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Let's Talk Health

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Introducing Let's Talk Health, an initiative from Apollo Hospitals, where our endeavor is to share knowledge which you can use to keep yourself and your family fit & healthy.

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in Child & Care

Short Height: Not Just Genes!

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A child’s physical growth refers to the increase in height and weight and other body changes that occur as a child matures.

Normal growth

On an average, a baby is 50 cm at birth; growth velocity is 25 cm in the first year of life, 12.5 cm by the second year, six to seven cm in three to four years, and then five cm/year until onset of pubertal growth spurt. It is interesting to know that no child grows at a perfectly steady rate. A major growth spurt occurs at the time of puberty, between the ages eight to 13 years in girls, and 10 to 15 years in boys. Peak growth velocity during adolescence is nine to 11 cm/year for boys and seven to nine cm/year for girls. Puberty lasts for about two to three years. This growth spurt is associated with sexual development, which includes appearance of pubic and underarm hair, growth and development of sex organs, and in girls, the onset of menstruation.

The term ‘growth failure’ refers to a decline in the rate of linear growth (height velocity) that, if persistent, results in short stature, defines as height of more than 2.0 SD below the gender-specific population, meaning approximately equivalent to the third percentile.

The factors affecting growth are nutrition, socio-economic status, secular trend, genetic factors (stature of parents), race, sex chromosomes, hormonal factors, thyroid and sex hormones.

Monitoring of growth

  • Are clothes getting shorter and shoe size changing?
  • Where does the child stand in the class row?
  • What is the height/weight record taken in doctor’s clinic?

Constitutional growth delay

Children who are small for their age, but who are growing at a normal rate, usually have a delayed ‘bone age’, which means that their skeletal maturation is younger than their age in years. Familial (or genetic) short stature implies that short parents tend to have short kids. Children with familial short stature have growth spurts and enter puberty at normal ages, but they will usually only reach a height similar to that of their parents. Variations of normal growth patterns are not growth disorders.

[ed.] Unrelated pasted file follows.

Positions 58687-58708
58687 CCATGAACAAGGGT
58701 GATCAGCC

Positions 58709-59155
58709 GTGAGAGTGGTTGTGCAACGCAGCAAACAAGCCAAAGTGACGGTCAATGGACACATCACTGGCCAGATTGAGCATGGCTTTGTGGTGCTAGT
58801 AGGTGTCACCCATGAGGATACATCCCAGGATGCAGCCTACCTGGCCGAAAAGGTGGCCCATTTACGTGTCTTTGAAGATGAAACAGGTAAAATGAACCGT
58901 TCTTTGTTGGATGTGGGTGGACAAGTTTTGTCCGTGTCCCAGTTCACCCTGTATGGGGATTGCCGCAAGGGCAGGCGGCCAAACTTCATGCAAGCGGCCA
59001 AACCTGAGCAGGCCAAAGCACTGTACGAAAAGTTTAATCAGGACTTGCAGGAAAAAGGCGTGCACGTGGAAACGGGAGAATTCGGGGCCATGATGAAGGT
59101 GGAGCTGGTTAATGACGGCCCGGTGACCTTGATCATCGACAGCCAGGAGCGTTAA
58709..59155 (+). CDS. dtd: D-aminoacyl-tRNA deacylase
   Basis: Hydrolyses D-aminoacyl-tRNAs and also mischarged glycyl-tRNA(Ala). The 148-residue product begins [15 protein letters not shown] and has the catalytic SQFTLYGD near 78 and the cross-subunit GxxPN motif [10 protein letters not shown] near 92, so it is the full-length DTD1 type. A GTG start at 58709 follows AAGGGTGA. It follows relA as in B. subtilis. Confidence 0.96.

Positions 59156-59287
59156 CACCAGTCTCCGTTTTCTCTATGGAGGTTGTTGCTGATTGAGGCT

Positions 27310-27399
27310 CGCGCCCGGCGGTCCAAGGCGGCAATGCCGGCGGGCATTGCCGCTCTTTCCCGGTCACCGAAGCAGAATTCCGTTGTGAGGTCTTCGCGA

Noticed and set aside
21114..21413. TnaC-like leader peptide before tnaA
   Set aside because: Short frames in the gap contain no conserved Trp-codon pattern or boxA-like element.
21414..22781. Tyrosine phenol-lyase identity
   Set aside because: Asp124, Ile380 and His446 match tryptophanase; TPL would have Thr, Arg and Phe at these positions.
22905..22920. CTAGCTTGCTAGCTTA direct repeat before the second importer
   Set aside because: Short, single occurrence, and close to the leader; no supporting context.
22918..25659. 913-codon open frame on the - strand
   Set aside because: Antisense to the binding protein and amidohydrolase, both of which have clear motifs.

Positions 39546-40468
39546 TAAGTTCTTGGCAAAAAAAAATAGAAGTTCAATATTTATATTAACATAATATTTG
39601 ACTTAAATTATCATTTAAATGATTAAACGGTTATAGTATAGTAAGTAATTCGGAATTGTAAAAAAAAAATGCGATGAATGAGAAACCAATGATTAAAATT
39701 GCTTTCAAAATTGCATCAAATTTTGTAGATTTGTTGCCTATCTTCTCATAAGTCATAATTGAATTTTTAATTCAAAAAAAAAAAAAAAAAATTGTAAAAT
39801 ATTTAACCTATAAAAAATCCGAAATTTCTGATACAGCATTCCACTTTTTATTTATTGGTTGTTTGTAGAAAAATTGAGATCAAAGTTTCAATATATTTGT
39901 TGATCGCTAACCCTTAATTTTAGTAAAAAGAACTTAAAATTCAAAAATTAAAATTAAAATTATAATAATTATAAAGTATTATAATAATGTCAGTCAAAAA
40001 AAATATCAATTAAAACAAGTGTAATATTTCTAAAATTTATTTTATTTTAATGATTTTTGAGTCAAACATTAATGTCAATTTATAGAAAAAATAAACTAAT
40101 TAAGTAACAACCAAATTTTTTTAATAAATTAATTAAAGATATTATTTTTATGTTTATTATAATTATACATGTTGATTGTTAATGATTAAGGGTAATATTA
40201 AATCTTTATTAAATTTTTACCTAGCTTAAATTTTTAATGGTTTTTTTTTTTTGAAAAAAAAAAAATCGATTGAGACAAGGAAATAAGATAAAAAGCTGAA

Growth disorders

General systematic cause: Diseases of the kidneys, heart, gastrointestinal tract, lungs, bones, or other body system, may affect growth. An important cause is coeliac disease, which is sensitivity to a wheat element called gluten. Failure to thrive, which isn’t a specific growth disorder itself, but can be a sign of an underlying condition causing growth problems – is usually caused by inadequate nutrition or feeding problem, most common in kids younger than age three.

Hormonal cause: Endocrine diseases involve a deficiency or excess of hormones  and can be responsible for growth failure during childhood and adolescence. Growth hormone deficiency is a disorder that involves the pituitary gland. A damaged pituitary gland may not produce enough hormones for normal growth. Hypothyroidism is a condition in which the thyroid gland fails to make enough thyroid hormone, which is essential for normal bone growth.

Genetic abnormalities: Noonan syndrome is a genetic growth disorders that occurs in girls. It is a syndrome in which there is a missing or abnormal ‘x’ chromosome in addition to short stature. Girls with Turner syndrome usually don’t undergo normal sexual development. In idiopathic short stature, everything is okay and all lab results and hormone levels are normal, but the child does not grow, and no cause can be found.

Treatment

The treatment of a growth problem usually is not urgent, but earlier diagnosis and treatment can help some kids catch up with peers and increase their final height Treating systemic diseases of the kidney, lung or gut, if any, will improve height. For hormone problem, GH or thyroxine can be given according to deficiency; testosterone in males with delayed puberty, and eastradiol in girls. A gluten free diet is recommended for coeliac disease. Good diet, regular exercise, and regular follow up for monitoring growth pattern, are also essential.

What parents can do

Parents can ensure that their child grows and develops normally by following these tips:

  • Enough rest
  • Proper nutrition
  • Adequate exercise

 

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